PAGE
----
16 May 2016

Shrinking World and Exploding Ideologies Redefines Mission

"Do all the good you can, by all the means you can, in all the ways you can, in all the places you can, at all the times you can, to all the people you can, as long as ever you can." -John Wesley

Recently, I noted that a medical mission conference used the above quote in their on-line promotional material, attributing the author to "anonymous".  Those of us who have frequented Methodist circles, realize that this timeless saying by John Wesley is the informal motto describing a component of United Methodist DNA.  It is our mission.

Although Wesley's words are still relevant today, it has become challenging to define "ways to do good",  especially in the new, multicultural world that places us closer than ever  to disasters,  diseases of poverty and unfamiliar religions and cultures. 

I suggest that we dispose of the term, "Medical Teams", which seems to narrowly define medical skills delivery without the interaction or participation of the recipients (patients).  If the goal is to promote lasting health of communities, then the process must move from a model of what volunteers are doing to a target group to how the community and its leaders are defining health needs and collaborating with mission volunteers to provide planning, materials, resources for long-term prevention and change.  Perhaps a better term for these endeavors would be,  "Community Health Project: Maternal/Child Health"  or "Community Health Project: Clean Water Focus", etc.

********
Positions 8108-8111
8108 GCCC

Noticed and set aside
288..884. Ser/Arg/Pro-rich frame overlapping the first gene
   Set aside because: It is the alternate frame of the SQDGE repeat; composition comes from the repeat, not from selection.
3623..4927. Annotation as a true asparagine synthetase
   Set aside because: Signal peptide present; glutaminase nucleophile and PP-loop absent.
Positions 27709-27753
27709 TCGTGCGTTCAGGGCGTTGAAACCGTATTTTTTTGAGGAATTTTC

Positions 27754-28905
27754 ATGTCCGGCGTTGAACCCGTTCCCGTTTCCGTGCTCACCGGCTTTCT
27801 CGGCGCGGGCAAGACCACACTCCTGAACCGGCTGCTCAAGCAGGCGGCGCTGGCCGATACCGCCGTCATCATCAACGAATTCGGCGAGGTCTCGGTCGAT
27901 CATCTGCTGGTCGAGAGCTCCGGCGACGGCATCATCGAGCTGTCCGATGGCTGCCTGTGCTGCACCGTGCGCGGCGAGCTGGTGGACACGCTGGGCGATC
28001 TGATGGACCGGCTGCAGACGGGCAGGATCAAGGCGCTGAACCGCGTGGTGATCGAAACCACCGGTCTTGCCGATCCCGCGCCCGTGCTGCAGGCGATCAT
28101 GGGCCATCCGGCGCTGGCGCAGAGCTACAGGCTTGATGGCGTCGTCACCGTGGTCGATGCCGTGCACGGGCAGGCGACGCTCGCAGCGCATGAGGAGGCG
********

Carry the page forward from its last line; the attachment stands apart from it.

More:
Anyone who has volunteered in a mission experience cannot deny the sense of gratification it gives.  However, it is important that the concentration is on the "doing good" outcome and not on the "feel good" for ourselves.  Collaborative programs with long-term goals, where locals are defining the needs and given skills for long-term involvement, is how we can best reach out lovingly as Christ's hands in the world.

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